Nectar for the soul: Whittle the Wood Stump 8’s Bongo Love revisits beloved summer site of Craig
With a dozen years under his belt at the annual Whittle the Wood Rendezvous, each time he returns to Craig becomes a little more special to Bongo Love.
The Zimbabwe native who lives on the Front Range looks forward to coming back to Northwest Colorado every opportunity he gets, and this year was no exception.
Love picked up prize money with third place in the 20th annual summertime event with the carving “The Sweet Life,” depicting a pair of hummingbirds gorging themselves on the nectar of flowers.
Stump 1 — Nate Hall — “Mountain Migraine”; Rams butting heads
Stump 2 — Matt Ounsworth — “20 for 20”; Animal totem (Second place)
Stump 3 — Jim Valentine — “Buckshot Bill”; Cowboy
Stump 4 — Damon Gorecki — “Wood Haven”; Bench
Stump 5 — Justine Park — “Home of the Brave”; Skull with feathered headdress
Stump 6 — Joe Srholez — “Xing Yun (Lucky)”; Dragon
Stump 7 — Chad Stratton — “Long Ago”; Wooly mammoth
Stump 8 — Bongo Love — “The Sweet Life”; Hummingbirds (Third place)
Stump 9 — Robert Lyon — “Horse of Course”; Horse
Stump 10 — Robert Waits — The Lorax”; The Lorax (Artist’s Choice)
Stump 11 — Fernando Dulnuan — “The Lion of Judah”; Angel with lion and lamb
Stump 12 — Ken Braun — “Blue”; Velociraptor (First place, People’s Choice, Artist’s Choice)
He credited his daughter with helping pick the subject, and he was particularly pleased with the final outcome.
“She loves them,” he said. “This is one I actually like.”
The carving bears a passing resemblance to the hummers of 2014’s “That’s a Humdinger,” which festooned Craig for several years before being put up for auction this year.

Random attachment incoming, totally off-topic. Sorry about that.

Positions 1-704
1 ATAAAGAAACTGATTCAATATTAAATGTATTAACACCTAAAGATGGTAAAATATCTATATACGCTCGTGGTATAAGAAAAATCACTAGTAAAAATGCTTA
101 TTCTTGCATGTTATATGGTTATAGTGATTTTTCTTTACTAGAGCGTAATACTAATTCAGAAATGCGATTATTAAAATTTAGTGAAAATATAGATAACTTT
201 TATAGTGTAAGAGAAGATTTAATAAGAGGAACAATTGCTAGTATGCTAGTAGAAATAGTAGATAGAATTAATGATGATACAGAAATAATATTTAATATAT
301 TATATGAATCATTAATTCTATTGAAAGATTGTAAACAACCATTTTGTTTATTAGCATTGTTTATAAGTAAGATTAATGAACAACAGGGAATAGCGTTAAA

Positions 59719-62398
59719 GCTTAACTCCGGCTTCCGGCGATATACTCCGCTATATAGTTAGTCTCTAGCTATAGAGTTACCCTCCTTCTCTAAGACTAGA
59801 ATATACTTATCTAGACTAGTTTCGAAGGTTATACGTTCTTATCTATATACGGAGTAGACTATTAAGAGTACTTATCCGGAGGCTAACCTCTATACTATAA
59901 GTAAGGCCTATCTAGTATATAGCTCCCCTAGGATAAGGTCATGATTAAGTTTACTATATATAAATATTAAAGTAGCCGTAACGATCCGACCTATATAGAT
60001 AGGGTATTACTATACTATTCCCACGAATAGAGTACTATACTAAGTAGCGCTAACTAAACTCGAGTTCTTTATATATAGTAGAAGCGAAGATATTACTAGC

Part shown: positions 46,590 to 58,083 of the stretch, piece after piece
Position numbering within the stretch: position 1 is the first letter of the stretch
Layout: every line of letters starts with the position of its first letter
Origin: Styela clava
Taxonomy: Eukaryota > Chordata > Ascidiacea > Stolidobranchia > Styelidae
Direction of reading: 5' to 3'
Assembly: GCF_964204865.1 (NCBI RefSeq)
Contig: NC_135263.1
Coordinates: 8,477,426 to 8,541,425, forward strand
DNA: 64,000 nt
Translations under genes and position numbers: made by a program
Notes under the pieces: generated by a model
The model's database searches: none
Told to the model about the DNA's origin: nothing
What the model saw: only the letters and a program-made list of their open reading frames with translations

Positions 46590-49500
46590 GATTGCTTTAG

Whereas the piece by former competitor Ted Scherer portrayed a brightly colored bloom, Love’s latest carving stays true to his trademark of wooden animals, ranging from a dragonfly on a cattail to seahorses to recent years with a parent elephant and giraffe with child, all of which make use of multiple shades of brown to convey shading.
Love utilized a flamethrower to get the right tone on the birds, flowers and stems.
Love has placed in the carving competition on multiple occasions, including a win in 2010, though earning first place isn’t his ultimate goal given his enjoyment of the crowds that circulate each year and how he’s gotten to know so many folks.
“This is where I started carving. This is where everything started coming to life,” he said. “Without Craig, I wouldn’t be doing this.”
Still, the top honor is something he plans to win again.
“Next year, I’m gonna get it,” he said.
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When you hear an unholy shriek or a cacophony of chest-pounding hundreds of feet high, you know you’re about to see something fantastic.